I’m always walking that fine line of looking at our workload and asking myself, Do we need to hire another designer? Do we need to hire another project manager? But whenever I check in with the team, I’m surprised to discover that everybody feels OK. I’m having more conversations with people individually now because I get to work with them one-on-one more.

How did having more one-on-one time with each of your employees change your perspective?
When we had 30 employees, we had more middle-management positions, which were director roles. We divided the team into four departments, which helped us stay organized and be very specialized in what each person does. This entire process started because our director of production—who was overseeing our lead designers, unit designer, project managers and anybody working with production of the design and implementation of projects—started to get a little burned out. She’s the person on my team who has been with me the longest. I saw her struggling and I offered to step back into that role to give her a break.

As I started meeting with the designers and project managers more frequently, I found that they really missed having that one-on-one time with me, and that it made them feel more stable and confident. That’s what sparked my curiosity. Obviously I’m just one person—I can’t spread myself across 30 people. But I started thinking, “What would it take to make sure that the team is strong and they all feel secure, so that they’re not looking for another position where they feel more supported?” That’s when I made the decision to scale back.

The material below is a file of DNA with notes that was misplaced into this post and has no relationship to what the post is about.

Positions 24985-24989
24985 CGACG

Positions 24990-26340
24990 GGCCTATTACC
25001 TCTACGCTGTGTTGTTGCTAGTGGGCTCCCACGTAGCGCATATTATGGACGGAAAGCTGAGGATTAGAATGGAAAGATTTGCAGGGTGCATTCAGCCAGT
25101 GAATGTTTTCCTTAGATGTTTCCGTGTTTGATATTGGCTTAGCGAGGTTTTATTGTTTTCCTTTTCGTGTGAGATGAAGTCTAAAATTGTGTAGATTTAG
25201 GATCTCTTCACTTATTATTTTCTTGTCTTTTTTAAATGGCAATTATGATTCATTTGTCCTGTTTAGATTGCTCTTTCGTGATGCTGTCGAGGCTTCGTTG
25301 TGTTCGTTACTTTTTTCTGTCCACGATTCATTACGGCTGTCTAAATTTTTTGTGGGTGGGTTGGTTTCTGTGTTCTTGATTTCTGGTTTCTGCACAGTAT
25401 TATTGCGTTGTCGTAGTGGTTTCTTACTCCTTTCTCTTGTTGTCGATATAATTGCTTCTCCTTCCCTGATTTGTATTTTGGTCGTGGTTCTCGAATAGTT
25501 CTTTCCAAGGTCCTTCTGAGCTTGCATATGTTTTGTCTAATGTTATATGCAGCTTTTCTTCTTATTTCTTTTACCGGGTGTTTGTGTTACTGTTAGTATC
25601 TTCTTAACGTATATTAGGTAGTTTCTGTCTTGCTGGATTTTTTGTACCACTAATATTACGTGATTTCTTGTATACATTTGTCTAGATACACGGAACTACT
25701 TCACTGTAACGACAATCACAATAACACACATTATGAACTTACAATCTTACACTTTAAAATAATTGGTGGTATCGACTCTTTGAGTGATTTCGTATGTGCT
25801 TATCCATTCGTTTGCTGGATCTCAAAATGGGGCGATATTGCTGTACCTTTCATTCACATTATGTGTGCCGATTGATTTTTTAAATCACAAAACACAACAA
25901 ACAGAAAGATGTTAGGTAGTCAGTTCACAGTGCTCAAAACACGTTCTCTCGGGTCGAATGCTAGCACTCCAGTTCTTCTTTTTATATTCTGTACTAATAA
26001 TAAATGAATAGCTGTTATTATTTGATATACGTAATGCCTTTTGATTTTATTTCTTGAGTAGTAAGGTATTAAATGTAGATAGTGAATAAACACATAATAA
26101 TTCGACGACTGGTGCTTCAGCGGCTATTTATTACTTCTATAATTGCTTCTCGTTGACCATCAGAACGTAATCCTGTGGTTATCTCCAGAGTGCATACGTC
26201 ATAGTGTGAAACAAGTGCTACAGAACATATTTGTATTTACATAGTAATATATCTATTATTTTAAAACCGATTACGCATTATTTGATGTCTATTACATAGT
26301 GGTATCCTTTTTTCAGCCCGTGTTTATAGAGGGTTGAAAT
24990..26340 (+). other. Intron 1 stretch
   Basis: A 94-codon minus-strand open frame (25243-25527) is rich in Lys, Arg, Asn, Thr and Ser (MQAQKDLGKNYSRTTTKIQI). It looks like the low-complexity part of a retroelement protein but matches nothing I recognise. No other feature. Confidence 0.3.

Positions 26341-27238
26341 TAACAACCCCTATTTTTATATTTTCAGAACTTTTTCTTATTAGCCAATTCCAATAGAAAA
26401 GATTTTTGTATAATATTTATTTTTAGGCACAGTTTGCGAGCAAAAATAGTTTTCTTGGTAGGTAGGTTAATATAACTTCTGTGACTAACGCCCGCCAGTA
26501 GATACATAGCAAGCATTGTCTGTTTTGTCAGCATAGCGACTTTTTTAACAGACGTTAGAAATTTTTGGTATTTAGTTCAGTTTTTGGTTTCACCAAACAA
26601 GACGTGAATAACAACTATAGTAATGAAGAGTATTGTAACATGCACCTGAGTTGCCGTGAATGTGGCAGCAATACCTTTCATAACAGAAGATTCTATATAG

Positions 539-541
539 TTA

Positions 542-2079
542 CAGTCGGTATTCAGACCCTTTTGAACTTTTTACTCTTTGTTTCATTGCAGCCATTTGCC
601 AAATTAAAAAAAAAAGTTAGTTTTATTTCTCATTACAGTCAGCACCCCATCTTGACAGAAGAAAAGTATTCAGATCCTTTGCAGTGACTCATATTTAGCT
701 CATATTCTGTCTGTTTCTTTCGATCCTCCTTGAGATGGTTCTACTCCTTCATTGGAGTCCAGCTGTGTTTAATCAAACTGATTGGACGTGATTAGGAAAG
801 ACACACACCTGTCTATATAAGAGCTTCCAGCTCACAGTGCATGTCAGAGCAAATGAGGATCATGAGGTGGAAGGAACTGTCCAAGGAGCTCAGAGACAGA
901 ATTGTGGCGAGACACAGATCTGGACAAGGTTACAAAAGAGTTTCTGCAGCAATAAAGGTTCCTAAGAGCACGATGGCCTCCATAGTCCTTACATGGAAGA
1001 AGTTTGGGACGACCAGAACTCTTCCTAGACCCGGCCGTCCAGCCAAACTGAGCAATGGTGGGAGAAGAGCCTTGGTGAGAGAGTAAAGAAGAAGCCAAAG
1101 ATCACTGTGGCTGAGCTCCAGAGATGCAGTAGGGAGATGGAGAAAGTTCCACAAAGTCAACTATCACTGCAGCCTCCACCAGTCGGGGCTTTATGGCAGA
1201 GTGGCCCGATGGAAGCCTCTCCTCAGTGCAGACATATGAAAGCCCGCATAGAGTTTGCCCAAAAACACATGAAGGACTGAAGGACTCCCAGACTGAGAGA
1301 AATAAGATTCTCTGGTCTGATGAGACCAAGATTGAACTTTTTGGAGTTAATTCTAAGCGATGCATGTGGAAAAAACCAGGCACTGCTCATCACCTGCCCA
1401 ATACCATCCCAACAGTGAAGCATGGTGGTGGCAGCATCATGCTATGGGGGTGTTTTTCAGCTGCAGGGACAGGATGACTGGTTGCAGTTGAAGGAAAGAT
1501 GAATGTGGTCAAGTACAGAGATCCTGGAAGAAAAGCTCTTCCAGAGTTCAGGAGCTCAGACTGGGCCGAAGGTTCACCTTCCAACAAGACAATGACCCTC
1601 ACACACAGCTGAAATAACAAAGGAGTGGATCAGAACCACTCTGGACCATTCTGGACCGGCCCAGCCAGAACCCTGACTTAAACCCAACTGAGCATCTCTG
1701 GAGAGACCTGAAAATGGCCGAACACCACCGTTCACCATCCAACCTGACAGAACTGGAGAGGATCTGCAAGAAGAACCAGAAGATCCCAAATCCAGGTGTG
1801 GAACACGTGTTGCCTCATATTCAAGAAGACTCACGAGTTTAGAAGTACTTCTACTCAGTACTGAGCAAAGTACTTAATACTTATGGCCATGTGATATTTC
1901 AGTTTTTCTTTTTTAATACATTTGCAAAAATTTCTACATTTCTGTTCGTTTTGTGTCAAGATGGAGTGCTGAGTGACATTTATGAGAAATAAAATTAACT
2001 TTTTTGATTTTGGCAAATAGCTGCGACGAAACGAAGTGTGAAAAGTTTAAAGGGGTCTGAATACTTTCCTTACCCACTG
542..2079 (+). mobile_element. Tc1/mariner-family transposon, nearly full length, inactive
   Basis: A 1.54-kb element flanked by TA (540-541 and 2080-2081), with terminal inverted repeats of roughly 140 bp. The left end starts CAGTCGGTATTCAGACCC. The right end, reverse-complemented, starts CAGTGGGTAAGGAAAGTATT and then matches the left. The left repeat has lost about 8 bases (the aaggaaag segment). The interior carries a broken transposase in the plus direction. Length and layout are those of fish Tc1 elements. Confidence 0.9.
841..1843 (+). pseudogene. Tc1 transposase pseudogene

That time with team members has also allowed me to see gaps in our process in real time. It’s one thing to turn out a lot of projects and bring in a lot of revenue; it’s another to be lean and profitable, and to run a really tight ship. I knew there was room for more efficiency, but it’s been surprising to see just how many little tweaks we’ve been able to make—and the result wasn’t just profitability or running a leaner company; it was also better quality of life for our employees. If they’re doing things more efficiently, they all have a little bit more time. It eliminated a lot of pressure and some of those late nights at work. I didn’t anticipate that result, but it has been a very nice surprise.

What were some of the time sinks you were able to eliminate?